SELECT suppliers.supplier_id, suppliers.supplier_name, orders.order_date
FROM suppliers, orders
WHERE suppliers.supplier_id = orders.supplier_id;

SQL LEFT OUTER JOIN

Another type of join is called a LEFT OUTER JOIN. This type of join returns all rows from the LEFT-hand table specified in the ON condition and only those rows from the other table where the joined fields are equal (join condition is met).

Syntax

The syntax for the SQL LEFT OUTER JOIN is:

SELECT columns
FROM table1
LEFT [OUTER] JOIN table2
ON table1.column = table2.column;

In some databases, the LEFT OUTER JOIN keywords are replaced with LEFT JOIN.

Visual Illustration

In this visual diagram, the SQL LEFT OUTER JOIN returns the shaded area:

SQL

The SQL LEFT OUTER JOIN would return the all records from table1 and only those records from table2 that intersect with table1.

Example

Here is an example of a SQL LEFT OUTER JOIN:

SELECT suppliers.supplier_id, suppliers.supplier_name, orders.order_date
FROM suppliers
LEFT OUTER JOIN orders
ON suppliers.supplier_id = orders.supplier_id;

This LEFT OUTER JOIN example would return all rows from the suppliers table and only those rows from the orders table where the joined fields are equal.

If a supplier_id value in the suppliers table does not exist in the orders table, all fields in the orders table will display as <null> in the result set.

Let's look at some data to explain how LEFT OUTER JOINS work:

We have a table called suppliers with two fields (supplier_id and supplier_name). It contains the following data:

supplier_id supplier_name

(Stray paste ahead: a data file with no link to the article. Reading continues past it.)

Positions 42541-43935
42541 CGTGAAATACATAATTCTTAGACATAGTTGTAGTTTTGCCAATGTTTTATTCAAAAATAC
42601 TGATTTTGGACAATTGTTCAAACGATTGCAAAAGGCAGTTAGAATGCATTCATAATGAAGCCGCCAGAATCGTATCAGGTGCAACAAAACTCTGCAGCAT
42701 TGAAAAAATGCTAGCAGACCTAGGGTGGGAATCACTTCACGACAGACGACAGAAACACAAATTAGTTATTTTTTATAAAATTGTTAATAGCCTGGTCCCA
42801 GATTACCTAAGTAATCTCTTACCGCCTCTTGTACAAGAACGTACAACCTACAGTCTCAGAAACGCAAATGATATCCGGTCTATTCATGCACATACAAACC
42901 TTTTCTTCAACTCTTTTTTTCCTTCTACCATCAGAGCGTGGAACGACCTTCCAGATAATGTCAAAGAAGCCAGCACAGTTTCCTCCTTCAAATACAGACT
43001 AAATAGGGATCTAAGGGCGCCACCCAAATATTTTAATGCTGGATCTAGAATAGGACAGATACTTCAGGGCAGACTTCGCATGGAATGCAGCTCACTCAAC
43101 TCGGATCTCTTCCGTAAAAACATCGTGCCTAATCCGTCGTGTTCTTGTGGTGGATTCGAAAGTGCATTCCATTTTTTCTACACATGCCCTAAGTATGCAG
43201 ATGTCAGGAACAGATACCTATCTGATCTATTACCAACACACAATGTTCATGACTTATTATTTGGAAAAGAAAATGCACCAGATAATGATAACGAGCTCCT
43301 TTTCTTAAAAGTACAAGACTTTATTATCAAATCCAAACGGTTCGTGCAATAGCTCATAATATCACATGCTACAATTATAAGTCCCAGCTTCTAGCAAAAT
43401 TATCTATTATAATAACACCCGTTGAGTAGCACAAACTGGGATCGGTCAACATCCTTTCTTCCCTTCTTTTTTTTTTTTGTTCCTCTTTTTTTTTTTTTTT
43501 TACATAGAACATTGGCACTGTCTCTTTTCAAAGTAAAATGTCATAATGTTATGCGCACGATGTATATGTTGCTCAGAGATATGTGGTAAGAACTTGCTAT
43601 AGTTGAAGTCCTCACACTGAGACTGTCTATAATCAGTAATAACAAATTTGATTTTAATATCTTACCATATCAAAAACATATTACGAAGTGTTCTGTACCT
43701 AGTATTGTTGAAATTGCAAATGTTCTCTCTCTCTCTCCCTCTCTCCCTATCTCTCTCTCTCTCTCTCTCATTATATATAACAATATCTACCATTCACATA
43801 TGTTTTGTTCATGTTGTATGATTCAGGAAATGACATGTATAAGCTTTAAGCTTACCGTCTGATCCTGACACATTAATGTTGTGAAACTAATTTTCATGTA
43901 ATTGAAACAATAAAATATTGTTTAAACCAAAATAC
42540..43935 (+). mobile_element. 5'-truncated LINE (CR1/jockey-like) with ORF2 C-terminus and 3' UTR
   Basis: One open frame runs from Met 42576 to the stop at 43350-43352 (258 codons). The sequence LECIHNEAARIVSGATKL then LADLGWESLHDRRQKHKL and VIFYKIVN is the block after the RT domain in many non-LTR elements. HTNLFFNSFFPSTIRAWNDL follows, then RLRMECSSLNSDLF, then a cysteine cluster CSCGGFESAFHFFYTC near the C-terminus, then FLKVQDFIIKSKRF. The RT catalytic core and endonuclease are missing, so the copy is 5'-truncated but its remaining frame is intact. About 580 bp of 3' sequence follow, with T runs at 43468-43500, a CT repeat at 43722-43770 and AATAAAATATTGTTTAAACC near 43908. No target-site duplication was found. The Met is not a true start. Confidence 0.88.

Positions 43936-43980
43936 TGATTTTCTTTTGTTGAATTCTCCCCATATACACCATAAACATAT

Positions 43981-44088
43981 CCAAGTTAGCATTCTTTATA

10000 IBM
10001 Hewlett Packard
10002 Microsoft
10003 NVIDIA

We have a second table called orders with three fields (order_id, supplier_id, and order_date). It contains the following data:

order_id supplier_id order_date
500125 10000 2003/05/12
500126 10001 2003/05/13

If we run the SQL statement (that contains a LEFT OUTER JOIN) below:

SELECT suppliers.supplier_id, suppliers.supplier_name, orders.order_date
FROM suppliers
LEFT OUTER JOIN orders
ON suppliers.supplier_id = orders.supplier_id;

Our result set would look like this:

supplier_id supplier_name order_date
10000 IBM 2003/05/12
10001 Hewlett Packard 2003/05/13
10002 Microsoft <null>
10003 NVIDIA <null>

The rows for Microsoft and NVIDIA would be included because a LEFT OUTER JOIN was used. However, you will notice that the order_date field for those records contains a <null> value.

Old Syntax

As a final note, it is worth mentioning that the LEFT OUTER JOIN example above could be rewritten using the older implicit syntax that utilizes the outer join operator (+) as follows (but we still recommend using the LEFT OUTER JOIN keyword syntax):

SELECT suppliers.supplier_id, suppliers.supplier_name, orders.order_date
FROM suppliers, orders